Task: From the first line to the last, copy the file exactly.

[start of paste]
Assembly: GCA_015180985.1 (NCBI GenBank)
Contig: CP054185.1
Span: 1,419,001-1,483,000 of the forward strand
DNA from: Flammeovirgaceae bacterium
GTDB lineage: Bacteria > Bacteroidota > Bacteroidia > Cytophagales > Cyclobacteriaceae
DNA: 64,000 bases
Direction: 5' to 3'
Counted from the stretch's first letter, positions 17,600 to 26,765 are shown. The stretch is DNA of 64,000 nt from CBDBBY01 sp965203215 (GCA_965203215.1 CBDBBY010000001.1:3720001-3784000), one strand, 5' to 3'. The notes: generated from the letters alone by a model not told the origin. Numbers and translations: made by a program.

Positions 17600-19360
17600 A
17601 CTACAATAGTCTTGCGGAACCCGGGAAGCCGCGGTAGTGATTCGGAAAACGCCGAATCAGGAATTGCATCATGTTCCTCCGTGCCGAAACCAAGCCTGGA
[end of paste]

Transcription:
Assembly: GCA_015180985.1 (NCBI GenBank)
Contig: CP054185.1
Span: 1,419,001-1,483,000 of the forward strand
DNA from: Flammeovirgaceae bacterium
GTDB lineage: Bacteria > Bacteroidota > Bacteroidia > Cytophagales > Cyclobacteriaceae
DNA: 64,000 bases
Direction: 5' to 3'
Counted from the stretch's first letter, positions 17,600 to 26,765 are shown. The stretch is DNA of 64,000 nt from CBDBBY01 sp965203215 (GCA_965203215.1 CBDBBY010000001.1:3720001-3784000), one strand, 5' to 3'. The notes: generated from the letters alone by a model not told the origin. Numbers and translations: made by a program.

Positions 17600-19360
17600 A
17601 CTACAATAGTCTTGCGGAACCCGGGAAGCCGCGGTAGTGATTCGGAAAACGCCGAATCAGGAATTGCATCATGTTCCTCCGTGCCGAAACCAAGCCTGGA